200206_JCA_WBasketballvsMissou_0783.jpg

Georgia guard Shaniya Jones (21) dribbles during a women’s basketball game against the University of Missouri on Thursday, Feb. 6, 2020 at Stegeman Coliseum in Athens, Georgia. The Tigers defeated the Bulldogs 73-65. (Photo/Julian Alexander, jalexander@randb.com)

Amidst 23 turnovers and the inability to score effectively in the paint ––– the Georgia women’s basketball team fell to No. 1 South Carolina 89-56 in the quarterfinals of the SEC tournament.

There were South Carolina fans cheering and screaming from every section of the arena. The atmosphere exemplified a home game for the Gamecocks. Meanwhile, Georgia fans filled up a total of seven rows to bring some encouragement to their beloved Bulldogs. 

The Bulldogs kept it close at the beginning of the first quarter, playing solid on both ends of the floor. They trailed 10-8 going into the second period and that’s as close as they would be for the rest of the game. The Bulldogs just didn’t have the capacity to keep up as the Gamecocks were too dominate on the defensive and offensive end.

“South Carolina came out and played really hard,” head coach Joni Taylor said. “Every time we were able to make a run or cut it really close, they would turn up their defense and force us into a lot of turnovers. They made it really difficult for us to get into our offense.” 

Jenna Staiti was once again the star on the Bulldogs’ roster. She recorded her ninth-straight double-figure scoring game with 16 points and six rebounds. Staiti started out strong and had eight of Georgia’s 10 points going into the second frame. But she couldn’t keep that momentum going and only had two points in the final 20 minutes. 

The Gamecocks had uncharacteristic miscues to begin the game, but head coach Dawn Staley made changes and her bench players provided the spark they desperately needed. South Carolina’s bench scored 40 points compared to Georgia’s 17. 

“Our bench has shown up all season long to give us a boost,” Staley said. “They gave us the boost that we needed early in the game and I was happy to see them impact it in that way.”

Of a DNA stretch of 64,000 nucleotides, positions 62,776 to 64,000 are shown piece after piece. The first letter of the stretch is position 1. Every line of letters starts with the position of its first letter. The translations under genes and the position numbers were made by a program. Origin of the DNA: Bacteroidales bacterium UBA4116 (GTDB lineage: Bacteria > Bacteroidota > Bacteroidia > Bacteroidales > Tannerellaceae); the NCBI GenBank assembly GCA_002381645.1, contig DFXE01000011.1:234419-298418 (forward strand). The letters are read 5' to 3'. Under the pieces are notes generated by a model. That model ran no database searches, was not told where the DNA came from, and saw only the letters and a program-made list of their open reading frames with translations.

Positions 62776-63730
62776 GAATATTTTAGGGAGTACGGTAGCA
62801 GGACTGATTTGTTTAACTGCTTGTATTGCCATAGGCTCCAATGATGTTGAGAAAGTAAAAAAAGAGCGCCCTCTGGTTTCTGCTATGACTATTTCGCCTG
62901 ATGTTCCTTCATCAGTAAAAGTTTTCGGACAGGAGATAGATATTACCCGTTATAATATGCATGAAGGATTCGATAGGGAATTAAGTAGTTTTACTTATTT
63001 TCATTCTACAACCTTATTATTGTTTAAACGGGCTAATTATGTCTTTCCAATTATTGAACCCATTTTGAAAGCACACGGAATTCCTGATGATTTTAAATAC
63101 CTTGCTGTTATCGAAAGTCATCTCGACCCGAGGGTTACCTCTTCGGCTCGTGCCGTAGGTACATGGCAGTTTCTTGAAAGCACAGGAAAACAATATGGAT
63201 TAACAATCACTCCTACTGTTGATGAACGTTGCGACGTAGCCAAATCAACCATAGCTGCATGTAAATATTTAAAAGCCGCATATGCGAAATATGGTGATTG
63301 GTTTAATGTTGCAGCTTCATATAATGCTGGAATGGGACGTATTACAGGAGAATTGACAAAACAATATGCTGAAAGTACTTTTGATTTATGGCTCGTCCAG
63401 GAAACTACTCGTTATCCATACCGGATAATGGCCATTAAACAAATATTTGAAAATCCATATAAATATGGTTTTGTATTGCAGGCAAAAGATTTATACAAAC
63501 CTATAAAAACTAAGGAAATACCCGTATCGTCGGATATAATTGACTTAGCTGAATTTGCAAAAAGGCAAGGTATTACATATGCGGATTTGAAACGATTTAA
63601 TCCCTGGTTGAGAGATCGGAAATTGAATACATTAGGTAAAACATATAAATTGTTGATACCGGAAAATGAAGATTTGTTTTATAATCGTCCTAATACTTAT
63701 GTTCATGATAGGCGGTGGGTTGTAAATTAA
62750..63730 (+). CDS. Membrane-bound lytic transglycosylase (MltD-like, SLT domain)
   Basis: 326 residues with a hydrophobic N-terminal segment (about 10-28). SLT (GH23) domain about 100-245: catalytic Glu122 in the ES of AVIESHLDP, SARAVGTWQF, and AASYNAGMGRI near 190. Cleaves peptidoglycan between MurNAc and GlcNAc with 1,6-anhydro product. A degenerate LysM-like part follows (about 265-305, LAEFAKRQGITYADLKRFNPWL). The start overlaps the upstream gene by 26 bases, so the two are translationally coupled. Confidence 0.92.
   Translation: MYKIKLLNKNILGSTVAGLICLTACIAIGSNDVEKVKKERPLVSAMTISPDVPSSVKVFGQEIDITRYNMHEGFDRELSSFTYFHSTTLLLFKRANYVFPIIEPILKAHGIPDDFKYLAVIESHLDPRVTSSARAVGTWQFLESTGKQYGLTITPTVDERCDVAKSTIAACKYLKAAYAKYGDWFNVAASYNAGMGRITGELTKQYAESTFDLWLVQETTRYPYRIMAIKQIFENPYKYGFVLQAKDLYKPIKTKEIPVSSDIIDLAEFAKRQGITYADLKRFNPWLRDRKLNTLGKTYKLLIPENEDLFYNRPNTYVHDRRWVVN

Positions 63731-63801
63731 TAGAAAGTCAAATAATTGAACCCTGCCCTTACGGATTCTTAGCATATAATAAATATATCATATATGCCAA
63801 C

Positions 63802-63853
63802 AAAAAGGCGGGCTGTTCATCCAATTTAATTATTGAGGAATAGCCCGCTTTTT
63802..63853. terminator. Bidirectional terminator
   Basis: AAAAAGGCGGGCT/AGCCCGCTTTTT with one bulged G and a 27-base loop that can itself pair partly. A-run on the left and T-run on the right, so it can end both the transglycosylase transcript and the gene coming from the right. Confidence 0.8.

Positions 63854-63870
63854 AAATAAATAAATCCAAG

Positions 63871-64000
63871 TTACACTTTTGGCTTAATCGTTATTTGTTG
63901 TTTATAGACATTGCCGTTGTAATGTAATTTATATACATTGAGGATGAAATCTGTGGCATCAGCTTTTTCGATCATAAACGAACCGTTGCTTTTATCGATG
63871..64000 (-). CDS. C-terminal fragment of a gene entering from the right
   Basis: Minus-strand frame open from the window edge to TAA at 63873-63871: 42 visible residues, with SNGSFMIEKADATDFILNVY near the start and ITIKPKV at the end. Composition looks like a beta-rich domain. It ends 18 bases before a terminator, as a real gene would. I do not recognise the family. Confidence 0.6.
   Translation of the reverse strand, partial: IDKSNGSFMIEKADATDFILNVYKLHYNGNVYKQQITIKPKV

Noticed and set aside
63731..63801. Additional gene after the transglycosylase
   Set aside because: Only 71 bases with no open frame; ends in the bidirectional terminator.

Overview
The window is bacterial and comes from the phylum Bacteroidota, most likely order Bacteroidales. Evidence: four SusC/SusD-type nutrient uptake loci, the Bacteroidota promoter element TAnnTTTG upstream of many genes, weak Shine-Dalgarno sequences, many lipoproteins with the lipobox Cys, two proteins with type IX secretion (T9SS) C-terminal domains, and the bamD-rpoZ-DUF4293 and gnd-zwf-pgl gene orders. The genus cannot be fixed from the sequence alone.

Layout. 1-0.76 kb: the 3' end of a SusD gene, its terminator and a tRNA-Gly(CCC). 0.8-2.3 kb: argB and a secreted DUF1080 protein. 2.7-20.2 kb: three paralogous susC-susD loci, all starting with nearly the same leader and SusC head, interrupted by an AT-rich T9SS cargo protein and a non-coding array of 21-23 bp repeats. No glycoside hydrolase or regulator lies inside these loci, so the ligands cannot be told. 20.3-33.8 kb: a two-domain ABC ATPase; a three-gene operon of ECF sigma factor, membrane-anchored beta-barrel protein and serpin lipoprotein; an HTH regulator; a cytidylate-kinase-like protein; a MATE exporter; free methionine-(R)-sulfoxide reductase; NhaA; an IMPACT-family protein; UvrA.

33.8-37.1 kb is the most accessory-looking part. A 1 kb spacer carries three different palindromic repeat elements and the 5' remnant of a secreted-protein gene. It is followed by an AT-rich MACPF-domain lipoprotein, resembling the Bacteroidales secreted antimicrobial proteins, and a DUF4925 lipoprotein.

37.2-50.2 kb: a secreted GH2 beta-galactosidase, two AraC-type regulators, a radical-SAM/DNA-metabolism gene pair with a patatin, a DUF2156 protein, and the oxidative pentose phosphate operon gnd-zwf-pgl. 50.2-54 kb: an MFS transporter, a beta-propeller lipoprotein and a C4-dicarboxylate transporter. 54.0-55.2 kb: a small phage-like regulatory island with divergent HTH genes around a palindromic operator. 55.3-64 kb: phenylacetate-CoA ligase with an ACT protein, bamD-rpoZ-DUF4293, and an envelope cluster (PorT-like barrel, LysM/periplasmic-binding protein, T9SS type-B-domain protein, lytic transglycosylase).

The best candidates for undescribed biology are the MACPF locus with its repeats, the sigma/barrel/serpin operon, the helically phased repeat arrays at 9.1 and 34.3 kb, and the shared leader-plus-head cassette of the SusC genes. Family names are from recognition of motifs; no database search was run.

South Carolina shot 56% from the field and were comfortable all game long in the post, especially Mikiah Herbert Harrigan who led both teams with 22 points. Because Georgia struggled in the paint, they turned to 3-pointers and shot a solid 41% from beyond the arc. However, the Gamecocks turned up the pressure. Their speed and size were too much to grasp. 

This is now Georgia’s 12th straight loss against South Carolina, including five in a row in the SEC tournament. 

This Georgia women’s basketball team features a lot of new, young players who started off rocky this season. But because Georgia plays such a tough schedule — one that ranks 13th nationally — it has allowed players like freshmen Chloe Chapman, Javyn Nicholson, and Jordan Isaacs to grow and improve. 

“We grew up this year,” Taylor said. “We had a really tough non-conference schedule and we learned a lot from that. We knew we had two returning starters from last year’s team and we thrust a lot of people into a starting role. They’re all different players now then they were at the beginning of the year.”

The Bulldogs still had a chance to make the NCAA Tournament toward the end of March. But their chances just decreased with Friday’s loss to South Carolina.

“Obviously, we want to play in the [NCAA] Tournament,” Taylor said. “A win today would’ve really helped us tremendously. If you look at our body of work over the month of February we’ve really come on strong. But it’s not my decision to make, I wish it was."

Recommended for you

(0) comments

Welcome to the discussion.

Keep it Clean. Please avoid obscene, vulgar, lewd, racist or sexually-oriented language.
PLEASE TURN OFF YOUR CAPS LOCK.
Don't Threaten. Threats of harming another person will not be tolerated.
Be Truthful. Don't knowingly lie about anyone or anything.
Be Nice. No racism, sexism or any sort of -ism that is degrading to another person.
Be Proactive. Use the 'Report' link on each comment to let us know of abusive posts.
Share with Us. We'd love to hear eyewitness accounts, the history behind an article.